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Select Translation What is This? Selections include: The Koran Interpreted, a translation by A.J. Arberry, first published 1955; The Qur'an, translated by M.A.S. Abdel Haleem, published 2004; or side-by-side comparison view
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Displaying: i j - ibn

  • I῾jāz (Subject Entry)

    See Qur'ān . ...

    Source: The Oxford Encyclopedia of the Modern Islamic World

  • I Love My Country (1939) (Primary Source)

    Penned during his detention at Sultanahmet Jail, the Istanbul prison reserved for intellectuals and dissidents, I Love My Country is a representative work of ...

    By: Nâzım Hikmet

  • Ibadah (Subject Entry)

    Worship; acts of devotion; service; pl. ibadat . The religious duties of worship incumbent on all Muslims when they come of age and are ...

    Source: The Oxford Dictionary of Islam

  • ‘Ibādāt (Subject Entry)

    See Sharīʿah . ...

    Source: The Oxford Encyclopedia of Islam and Politics

  • Ibāḍī Dynasties (Subject Entry)

    The sect known as the Ibāḍīyah emerged from among the moderate Khārijīs in Basra who associated with Jābir ibn Zayd (d. before ah 104 ...

    Source: The Oxford Encyclopedia of the Islamic World

  • Ibadi Dynasty (Subject Entry)

    Omani dynasty. Over the past twelve centuries, the Ibadi community of Oman has elected sixty-one imams of different dynasties. Ibadi political power in Oman ...

    Source: The Oxford Dictionary of Islam

  • Ibāḋī Dynasty (Subject Entry)

    The moderate sect of Khārijī origin known as the Ibāḋīyah was introduced into Oman first through access to the many Omani tribes settling in ...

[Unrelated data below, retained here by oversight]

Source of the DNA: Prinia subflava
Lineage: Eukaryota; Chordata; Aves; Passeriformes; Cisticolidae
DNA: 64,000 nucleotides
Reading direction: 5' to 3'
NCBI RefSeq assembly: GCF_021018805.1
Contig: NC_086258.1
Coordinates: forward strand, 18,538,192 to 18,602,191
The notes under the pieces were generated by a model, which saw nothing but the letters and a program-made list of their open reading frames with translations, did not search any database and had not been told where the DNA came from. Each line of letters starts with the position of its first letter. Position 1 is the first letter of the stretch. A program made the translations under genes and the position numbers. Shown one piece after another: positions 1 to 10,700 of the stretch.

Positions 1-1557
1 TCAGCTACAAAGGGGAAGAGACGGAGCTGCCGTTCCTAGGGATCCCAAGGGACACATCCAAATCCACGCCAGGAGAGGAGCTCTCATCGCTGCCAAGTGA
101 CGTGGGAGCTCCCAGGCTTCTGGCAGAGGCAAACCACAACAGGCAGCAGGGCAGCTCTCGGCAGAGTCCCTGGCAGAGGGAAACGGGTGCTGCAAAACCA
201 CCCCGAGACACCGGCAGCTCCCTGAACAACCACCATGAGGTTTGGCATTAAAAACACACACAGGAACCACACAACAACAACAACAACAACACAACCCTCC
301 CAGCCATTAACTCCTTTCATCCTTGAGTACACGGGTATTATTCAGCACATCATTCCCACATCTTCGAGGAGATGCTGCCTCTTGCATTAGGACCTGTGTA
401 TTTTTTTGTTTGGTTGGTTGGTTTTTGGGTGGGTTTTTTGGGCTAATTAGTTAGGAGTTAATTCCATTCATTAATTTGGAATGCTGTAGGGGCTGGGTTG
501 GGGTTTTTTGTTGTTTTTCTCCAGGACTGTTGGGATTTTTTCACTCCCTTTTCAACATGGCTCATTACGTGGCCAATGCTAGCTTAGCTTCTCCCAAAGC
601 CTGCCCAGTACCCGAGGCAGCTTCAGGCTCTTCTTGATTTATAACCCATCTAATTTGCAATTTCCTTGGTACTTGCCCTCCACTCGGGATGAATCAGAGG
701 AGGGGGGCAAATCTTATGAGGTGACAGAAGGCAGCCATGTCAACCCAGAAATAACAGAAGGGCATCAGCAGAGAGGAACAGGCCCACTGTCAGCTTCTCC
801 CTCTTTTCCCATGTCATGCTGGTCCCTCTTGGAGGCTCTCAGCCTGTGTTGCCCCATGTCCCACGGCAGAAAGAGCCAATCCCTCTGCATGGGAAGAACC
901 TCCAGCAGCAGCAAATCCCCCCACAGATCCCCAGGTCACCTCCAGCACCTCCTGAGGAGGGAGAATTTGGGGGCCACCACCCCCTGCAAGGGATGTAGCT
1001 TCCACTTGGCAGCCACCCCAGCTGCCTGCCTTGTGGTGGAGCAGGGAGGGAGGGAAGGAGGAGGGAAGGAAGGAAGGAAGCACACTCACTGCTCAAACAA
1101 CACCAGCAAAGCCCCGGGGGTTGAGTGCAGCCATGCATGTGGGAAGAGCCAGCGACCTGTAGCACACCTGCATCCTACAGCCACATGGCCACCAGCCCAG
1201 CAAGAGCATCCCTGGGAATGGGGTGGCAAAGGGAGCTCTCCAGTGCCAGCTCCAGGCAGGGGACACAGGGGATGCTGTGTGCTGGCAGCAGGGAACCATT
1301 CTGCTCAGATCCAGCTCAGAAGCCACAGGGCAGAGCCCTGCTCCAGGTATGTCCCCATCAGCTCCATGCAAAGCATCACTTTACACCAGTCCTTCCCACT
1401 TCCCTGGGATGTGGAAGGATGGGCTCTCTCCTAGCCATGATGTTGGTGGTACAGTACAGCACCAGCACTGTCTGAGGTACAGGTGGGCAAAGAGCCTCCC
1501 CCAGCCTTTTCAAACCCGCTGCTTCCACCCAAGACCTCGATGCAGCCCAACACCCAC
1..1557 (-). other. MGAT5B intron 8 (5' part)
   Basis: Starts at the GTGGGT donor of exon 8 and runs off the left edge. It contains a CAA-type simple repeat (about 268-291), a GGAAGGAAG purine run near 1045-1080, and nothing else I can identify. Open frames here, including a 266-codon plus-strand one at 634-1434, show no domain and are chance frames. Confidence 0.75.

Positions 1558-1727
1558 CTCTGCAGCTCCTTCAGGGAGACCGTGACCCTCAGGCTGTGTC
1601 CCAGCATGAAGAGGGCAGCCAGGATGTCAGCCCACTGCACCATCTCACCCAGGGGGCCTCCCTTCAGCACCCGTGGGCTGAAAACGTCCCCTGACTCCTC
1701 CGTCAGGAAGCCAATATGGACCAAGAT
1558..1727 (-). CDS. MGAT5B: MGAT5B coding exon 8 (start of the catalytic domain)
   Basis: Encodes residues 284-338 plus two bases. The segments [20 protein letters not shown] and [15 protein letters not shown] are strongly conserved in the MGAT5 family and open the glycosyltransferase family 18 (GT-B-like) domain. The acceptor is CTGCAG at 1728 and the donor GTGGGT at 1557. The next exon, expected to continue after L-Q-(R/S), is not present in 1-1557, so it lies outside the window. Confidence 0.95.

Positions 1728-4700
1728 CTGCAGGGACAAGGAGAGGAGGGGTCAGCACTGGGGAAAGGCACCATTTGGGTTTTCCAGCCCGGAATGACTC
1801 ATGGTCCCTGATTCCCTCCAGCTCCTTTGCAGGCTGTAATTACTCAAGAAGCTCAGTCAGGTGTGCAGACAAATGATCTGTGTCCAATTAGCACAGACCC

Source: The Oxford Encyclopedia of the Modern Islamic World

  • Ibadi School of Law (Subject Entry)

    The Ibāḍīs are today the only survivors of the early Islamic sect known as the Khārijites ( Khawārij ). They form the main part ...

    Source: The [Oxford] Encyclopedia of Islam and Law

  • Ibadis (Subject Entry)

    Moderate subsect of Khariji Islam founded in the eighth century. Has its strongest presence in Oman, but is also found in North Africa and ...

    Source: The Oxford Dictionary of Islam

  • Ibāḋīyah (Subject Entry)

    A moderate sect known as Ibāḋīyah (or Abāḋīyah ), which finds its origin in the Khārijī division of Islam, originated late in the first ...

    Source: The Oxford Encyclopedia of the Modern Islamic World

  • Ibāḍīyah (Subject Entry)

    A moderate sect known as Ibāḍīyah (or Abāḍīyah), which finds its origin in the Khārijī division of Islam, originated late in the first century ...

    Source: The Oxford Encyclopedia of the Islamic World

  • Iblis (Subject Entry)

    See Satan ...

    Source: The Oxford Dictionary of Islam

  • Iblīs (Biography)

    See Satan . ...

    Source: The Oxford Encyclopedia of the Modern Islamic World

  • Iblīs (Subject Entry)

    See Satan . ...

    Source: The Oxford Encyclopedia of the Islamic World

  • Ibn (Subject Entry)

    Son. Also written as bin . Often used as the first part of the patronymic for males, followed by the name of the father, ...

    Source: The Oxford Dictionary of Islam

  • Ibn Abd al-Wahhab, Muhammad (Biography)

    (d. 1791 ) Saudi Arabian conservative theologian, Hanbali jurist, reformer, and ideologue of the Wahhabi movement. Proclaimed the necessity of returning directly to the ...

    Source: The Oxford Dictionary of Islam

  • Ibn ῾Abd Al‐wahhāb, Muḥammad (Biography)

    ( 1703 – 1791 ), Saudi Arabian conservative theologian and reformer. Born in al‐῾Uyaynah in Najd, Ibn ῾Abd al‐Wahhāb belonged to a prestigious family ...

    Source: The Oxford Encyclopedia of the Modern Islamic World

  • Ibn Abd Allah, Muhammad Ahmad (Biography)

    (d. 1885 ) Sudanese militant revivalist and reformer. Proclaimed himself Mahdi (divinely appointed guide) in 1881 . Led a jihad against the Egyptians and ...

    Source: The Oxford Dictionary of Islam

  • Ibn Abdin, Muhammad Amin ibn Umar (Biography)

    (d. 1836 ) Syrian scholar. Trained in Shafii jurisprudence but eventually became known as a scholar of Hanafi jurisprudence. Worked outside the official Ottoman ...

    Source: The Oxford Dictionary of Islam

  • Ibn al-Arabi (Biography)

    1165 – 1240 Sufi mystic and writer Muhyi al-Din ibn al-Arabi, known as “the greatest shaykh,” was a mystic spiritual guide and poet who ...

    Source: The Islamic World: Past and Present

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